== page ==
You know that feeling in your feet after you’ve been walking all day? Or when your toe nails get a little too long? Believe it or not, cows can experience the same thing! We use our feet to get around everyday and so taking care of them is important; the same goes for cows. Hoof care is crucial in maintaining a happy, healthy, and productive herd no matter where cows are in the world. In Canada, cows often split their time between being inside the barn and out in the fields. When in the barn, their food is brought to them by the farmer so they don’t often have to search for it. Cows have their hooves trimmed regularly by trained professionals to make sure the bottom of the hoof, or the sole, and the sides, or the wall, are balanced. Balancing the hoof allows for even weight distribution on all four legs, with the average dairy cow in Canada weighing 500 kg, that’s a lot to carry!
Hoof care is even more important in New Zealand. Here, cows spend their entire lives outdoors moving from pasture to pasture as they eat grass and other crops grown by the farmer. Additionally, twice a day the cows walk to the milking parlour along a path that winds through the farm. Between pastures and the milking parlour, dairy cows in New Zealand can walk as far as three to four km a day! With all that walking it is easy to see how a hoof can get damaged causing a cow to limp. A cow that is limping or favouring one foot is known as being “lame” or exhibiting signs of “lameness”. This is where the veterinarian comes in!
Farmers are very good at picking out lame cows and know to call the veterinarian right away. Since coming to New Zealand I have been fortunate enough to help treat many lame cows – seeing them walk away feeling better is a great feeling! So how do we treat them? The cow is first gently restrained in a squeeze-chute and the affected hoof is elevated. There are a few tools that every veterinarian will have in their lameness kit, the most important of which is called a hoof-knife (picture).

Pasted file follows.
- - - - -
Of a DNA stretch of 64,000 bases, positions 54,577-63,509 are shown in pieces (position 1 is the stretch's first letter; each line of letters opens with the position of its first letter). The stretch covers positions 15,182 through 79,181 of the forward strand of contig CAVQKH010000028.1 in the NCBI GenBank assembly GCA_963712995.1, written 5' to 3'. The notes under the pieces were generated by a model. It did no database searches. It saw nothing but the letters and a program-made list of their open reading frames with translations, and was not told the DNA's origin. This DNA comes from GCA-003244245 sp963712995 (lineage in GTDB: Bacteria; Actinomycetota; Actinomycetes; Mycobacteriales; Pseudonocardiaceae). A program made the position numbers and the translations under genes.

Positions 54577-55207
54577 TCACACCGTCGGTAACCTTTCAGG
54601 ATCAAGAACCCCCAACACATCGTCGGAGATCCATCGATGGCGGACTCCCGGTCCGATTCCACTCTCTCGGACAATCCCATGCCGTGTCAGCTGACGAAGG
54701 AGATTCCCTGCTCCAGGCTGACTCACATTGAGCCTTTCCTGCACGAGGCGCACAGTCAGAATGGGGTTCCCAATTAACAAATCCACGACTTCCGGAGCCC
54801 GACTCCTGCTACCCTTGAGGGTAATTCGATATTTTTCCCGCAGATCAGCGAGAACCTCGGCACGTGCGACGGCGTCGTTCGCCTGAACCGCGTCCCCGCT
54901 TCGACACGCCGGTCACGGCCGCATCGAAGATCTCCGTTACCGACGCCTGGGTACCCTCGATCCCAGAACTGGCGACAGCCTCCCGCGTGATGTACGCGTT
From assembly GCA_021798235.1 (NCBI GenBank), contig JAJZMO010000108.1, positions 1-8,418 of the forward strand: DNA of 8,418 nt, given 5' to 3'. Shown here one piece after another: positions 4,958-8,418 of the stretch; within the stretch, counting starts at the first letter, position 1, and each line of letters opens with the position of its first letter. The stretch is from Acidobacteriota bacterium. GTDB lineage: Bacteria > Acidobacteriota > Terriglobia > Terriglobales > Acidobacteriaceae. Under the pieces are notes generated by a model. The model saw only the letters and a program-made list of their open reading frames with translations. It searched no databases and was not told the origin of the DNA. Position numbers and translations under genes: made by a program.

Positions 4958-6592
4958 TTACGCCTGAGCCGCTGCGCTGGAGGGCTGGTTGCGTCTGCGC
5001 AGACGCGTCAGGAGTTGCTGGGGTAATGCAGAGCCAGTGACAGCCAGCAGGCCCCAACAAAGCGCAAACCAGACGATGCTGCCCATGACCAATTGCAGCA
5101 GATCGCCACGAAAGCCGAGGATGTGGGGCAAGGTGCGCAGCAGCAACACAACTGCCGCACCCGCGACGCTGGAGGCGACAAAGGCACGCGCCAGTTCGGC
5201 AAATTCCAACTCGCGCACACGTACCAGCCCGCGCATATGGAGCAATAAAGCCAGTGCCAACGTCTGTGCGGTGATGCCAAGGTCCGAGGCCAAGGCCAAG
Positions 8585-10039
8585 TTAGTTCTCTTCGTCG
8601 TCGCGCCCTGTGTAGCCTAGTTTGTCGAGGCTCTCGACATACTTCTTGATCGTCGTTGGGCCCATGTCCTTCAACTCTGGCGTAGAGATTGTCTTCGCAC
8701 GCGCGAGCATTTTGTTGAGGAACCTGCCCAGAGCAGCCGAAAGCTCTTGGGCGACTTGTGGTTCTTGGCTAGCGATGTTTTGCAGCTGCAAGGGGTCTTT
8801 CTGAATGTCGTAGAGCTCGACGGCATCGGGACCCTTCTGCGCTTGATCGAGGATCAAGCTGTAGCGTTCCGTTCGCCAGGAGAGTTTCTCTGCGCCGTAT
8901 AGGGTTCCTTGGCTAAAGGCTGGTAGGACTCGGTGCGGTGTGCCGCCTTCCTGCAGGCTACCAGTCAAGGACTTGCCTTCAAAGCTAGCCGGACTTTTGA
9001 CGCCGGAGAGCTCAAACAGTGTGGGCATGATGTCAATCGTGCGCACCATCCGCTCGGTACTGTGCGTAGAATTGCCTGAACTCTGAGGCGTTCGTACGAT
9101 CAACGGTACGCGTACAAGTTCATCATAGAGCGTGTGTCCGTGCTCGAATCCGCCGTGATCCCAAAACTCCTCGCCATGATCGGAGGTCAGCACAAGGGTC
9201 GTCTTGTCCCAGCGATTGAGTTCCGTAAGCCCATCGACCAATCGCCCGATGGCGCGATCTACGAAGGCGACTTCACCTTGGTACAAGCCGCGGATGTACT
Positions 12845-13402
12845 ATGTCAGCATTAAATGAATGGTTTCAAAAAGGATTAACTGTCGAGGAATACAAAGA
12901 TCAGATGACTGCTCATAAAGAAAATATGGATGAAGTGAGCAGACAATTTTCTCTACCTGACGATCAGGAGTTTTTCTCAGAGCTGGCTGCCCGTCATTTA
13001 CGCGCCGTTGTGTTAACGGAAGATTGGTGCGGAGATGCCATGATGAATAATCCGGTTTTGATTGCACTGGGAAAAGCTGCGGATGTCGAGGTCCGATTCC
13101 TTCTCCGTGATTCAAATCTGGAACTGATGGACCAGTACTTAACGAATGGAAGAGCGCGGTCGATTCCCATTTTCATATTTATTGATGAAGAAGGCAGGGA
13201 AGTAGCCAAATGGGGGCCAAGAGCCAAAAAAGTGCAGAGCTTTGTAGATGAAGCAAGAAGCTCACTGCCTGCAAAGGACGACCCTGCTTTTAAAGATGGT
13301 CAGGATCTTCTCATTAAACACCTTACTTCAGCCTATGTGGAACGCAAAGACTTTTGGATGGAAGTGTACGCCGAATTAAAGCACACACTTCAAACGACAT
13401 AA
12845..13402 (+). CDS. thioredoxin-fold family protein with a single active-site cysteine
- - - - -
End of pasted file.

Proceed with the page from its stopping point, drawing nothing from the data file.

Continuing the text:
On each foot, cows have two hooves commonly called claws. Each claw is made up of bone surrounded by thick layers of keratin, the same material that make up our finger and toe-nails. Just like we would use a clipper to trim our nails, veterinarians use a hoof-knife to trim away excess keratin from the claw. If sharp stones damage the sole of the foot it can create a small gap that will allow bacteria to crawl in and form an abscess underneath, ouch! Veterinarians use the hoof knife to carve out the abscess in the keratin and then flush it out with water and iodine to help remove bacteria and other debris. This also allows the abscess to drain and immediately removes the pressure on the hoof from the abscess – what a relief! Before sending them off, cows will also be given a pain-killer similar to Tylenol or Advil which will help reduce the pain and inflammation as the hoof heels. If the veterinarian has had to carve out a lot of keratin off the affected claw a plastic cow-slip is glued to the opposite claw of the hoof to keep the damaged claw off the ground allowing it to heal. These come in a variety of colours and look like the cow is wearing a slipper! (See photo below on right)
While veterinarians are well prepared to treat lame cows, preventing lameness is always the most effective way to ensure cow comfort. And so discussions with the farmer on how to minimize damage to the hoof and surrounding tissue are a very important part of the veterinarian’s job. Pastures that are too wet will soften the hooves and increase the likelihood of injury and infection. Cows that do not have enough room to move will not experience normal wear and tear and their hooves can become too long making walking uncomfortable. Cleaning up after our cows is important too: pastures that are contaminated with manure provide an opportunity for the skin between and around the claws to become infected which may require a few days of antibiotics.
Veterinarians are involved in both the treatment and prevention of injury in cows. Routine maintenance and check-ups are just as important as with your dog or cat to prevent disease and catch injury or infection as early as possible. Thanks so much for checking out my blog! More to come in the next few weeks!